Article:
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Left to right: Bari Tessler, Tayari, Paula Polito, and Bianna Golodryga at the 2019 Women in the World Summit.
Left to right: Bari Tessler, Tayari, Paula Polito, and Bianna Golodryga at the 2019 Women in the World Summit.

Bankable advice

It’s time to put an end to the myth that women aren’t good with money

By Tiffany Bakker on April 11, 2019

According to top financier Paula Polito, the myth that women are “bad with money” is actually the result of women abdicating long-term fiscal responsibilities on the erroneous assumption that “their spouses know more about financial matters.”

At the Women in the World summit in New York on Thursday, a panel of financial experts worked to change that narrative.

Women’s feelings of fiscal anxiety are more “generational or cultural” than factual, said Polito, Global Client Strategy Officer and Group Managing Director of Global Wealth Management at UBS Financial Services. Even Millennial women, members of what is arguably the most liberated, educated generation ever, are abdicating financial decisions to their husbands, “which is shocking,” said Polito.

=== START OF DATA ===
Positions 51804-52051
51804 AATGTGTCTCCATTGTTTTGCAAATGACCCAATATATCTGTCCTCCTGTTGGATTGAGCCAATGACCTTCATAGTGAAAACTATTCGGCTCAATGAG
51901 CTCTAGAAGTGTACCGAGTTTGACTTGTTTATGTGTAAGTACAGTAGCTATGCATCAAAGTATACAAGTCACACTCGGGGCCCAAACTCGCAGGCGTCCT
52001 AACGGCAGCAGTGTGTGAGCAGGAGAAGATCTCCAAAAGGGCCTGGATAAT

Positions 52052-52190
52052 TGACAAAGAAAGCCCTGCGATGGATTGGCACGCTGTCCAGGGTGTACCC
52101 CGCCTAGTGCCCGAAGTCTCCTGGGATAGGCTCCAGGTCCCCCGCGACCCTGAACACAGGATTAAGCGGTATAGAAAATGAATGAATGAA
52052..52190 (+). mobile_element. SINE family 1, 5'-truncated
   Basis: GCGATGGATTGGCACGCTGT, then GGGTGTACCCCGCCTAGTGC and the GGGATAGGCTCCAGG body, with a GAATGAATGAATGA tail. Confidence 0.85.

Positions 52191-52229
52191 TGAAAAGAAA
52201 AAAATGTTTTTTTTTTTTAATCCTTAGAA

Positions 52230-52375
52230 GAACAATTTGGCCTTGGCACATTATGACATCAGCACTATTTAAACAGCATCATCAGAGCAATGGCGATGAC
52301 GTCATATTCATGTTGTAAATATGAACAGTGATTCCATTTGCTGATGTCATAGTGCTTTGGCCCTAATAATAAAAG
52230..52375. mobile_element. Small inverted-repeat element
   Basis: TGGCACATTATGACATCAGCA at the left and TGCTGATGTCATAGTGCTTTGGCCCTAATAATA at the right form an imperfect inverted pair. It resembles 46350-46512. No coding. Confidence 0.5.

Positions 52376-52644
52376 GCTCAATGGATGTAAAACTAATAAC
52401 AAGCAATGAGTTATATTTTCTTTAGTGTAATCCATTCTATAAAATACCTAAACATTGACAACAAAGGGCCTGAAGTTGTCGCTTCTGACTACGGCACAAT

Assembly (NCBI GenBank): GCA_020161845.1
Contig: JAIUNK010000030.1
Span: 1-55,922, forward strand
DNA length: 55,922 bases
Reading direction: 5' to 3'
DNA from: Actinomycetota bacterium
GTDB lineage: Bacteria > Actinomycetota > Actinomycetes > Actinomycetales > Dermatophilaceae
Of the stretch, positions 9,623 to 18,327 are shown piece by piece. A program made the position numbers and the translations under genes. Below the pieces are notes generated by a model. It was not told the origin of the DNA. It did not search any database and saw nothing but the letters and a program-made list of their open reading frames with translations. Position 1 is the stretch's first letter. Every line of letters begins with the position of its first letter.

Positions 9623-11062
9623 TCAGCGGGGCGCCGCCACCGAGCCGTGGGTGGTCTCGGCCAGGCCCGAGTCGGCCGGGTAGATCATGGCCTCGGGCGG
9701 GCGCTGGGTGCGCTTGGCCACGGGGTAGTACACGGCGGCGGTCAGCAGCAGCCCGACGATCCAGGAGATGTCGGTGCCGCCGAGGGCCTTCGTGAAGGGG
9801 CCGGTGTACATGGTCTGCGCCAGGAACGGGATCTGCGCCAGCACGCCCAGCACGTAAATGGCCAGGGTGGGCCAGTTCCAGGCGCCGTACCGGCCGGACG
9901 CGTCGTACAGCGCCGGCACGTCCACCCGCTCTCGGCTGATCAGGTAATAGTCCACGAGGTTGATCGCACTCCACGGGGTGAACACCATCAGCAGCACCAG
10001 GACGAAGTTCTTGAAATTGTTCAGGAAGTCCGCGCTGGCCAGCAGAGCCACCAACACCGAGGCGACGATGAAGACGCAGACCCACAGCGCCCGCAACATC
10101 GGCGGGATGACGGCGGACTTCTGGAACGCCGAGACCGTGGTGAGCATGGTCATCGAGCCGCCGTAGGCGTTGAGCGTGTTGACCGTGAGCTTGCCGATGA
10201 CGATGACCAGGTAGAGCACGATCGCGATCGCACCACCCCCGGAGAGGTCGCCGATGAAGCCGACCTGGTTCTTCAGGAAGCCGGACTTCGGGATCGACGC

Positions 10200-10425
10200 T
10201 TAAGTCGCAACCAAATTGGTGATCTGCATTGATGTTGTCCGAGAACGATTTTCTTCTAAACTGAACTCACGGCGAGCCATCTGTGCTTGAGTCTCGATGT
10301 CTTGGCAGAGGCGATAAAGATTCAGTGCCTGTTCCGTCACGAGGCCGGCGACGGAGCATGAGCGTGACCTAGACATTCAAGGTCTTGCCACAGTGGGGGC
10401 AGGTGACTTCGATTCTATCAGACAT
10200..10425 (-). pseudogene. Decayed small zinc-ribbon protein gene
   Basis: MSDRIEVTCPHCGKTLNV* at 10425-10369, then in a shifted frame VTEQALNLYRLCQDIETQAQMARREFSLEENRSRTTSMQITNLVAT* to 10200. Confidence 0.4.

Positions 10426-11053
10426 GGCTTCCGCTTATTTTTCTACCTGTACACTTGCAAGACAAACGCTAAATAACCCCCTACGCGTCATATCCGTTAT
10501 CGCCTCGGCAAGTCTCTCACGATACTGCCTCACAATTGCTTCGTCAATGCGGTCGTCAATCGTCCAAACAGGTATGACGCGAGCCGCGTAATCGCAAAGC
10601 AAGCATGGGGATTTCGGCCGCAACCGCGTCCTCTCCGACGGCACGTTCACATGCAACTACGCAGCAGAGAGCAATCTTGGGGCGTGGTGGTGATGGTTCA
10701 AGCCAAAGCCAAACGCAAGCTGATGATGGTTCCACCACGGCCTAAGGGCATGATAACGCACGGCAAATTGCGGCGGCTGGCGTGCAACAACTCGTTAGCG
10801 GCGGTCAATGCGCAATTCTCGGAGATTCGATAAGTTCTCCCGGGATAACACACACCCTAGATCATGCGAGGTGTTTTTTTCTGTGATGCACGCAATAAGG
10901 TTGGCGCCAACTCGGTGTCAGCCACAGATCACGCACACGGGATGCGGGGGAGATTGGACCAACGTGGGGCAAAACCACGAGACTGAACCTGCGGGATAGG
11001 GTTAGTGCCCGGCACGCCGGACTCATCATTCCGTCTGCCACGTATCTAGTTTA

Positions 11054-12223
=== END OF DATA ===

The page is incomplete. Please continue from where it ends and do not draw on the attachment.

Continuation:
Why does this keep happening and how can women feel empowered to change their relationship to money? According to Polito, financial therapist Bari Tessler and author and academic Tayari Jones, there are a few simple ways to boost confidence and competence:

  • Simply put, women need to take an active role in big financial decisions, learn financial literacy “and let go of the shame, the sadness and the guilt around money,” said Tessler.
  • Couples need to work together to discuss long-term financial goals, so there are no “financial surprises” if there is a divorce or a death, leaving the other to deal with unexpected monetary issues. According to Tessler, many of her clients express “regret” over not being more involved in financial decisions when they’re suddenly left to deal with finances.
  • Single women need to let go of the idea that because they manage their own money and take care of themselves, they’re somehow “overly ambitious” or too interested in “the material world,” said Jones.
  • Meanwhile, partnered women need to financially empower themselves in their relationship. Sit with a financial planner, take a bookkeeping course. Avoid passivity when it comes to your financial health.
  • As Polito said, couples that work on their long-term financial goals together reported higher confidence in their future, fewer mistakes and less stress around money. “Couples who do that are most successful.”

Additional reporting by Laura Macomber.


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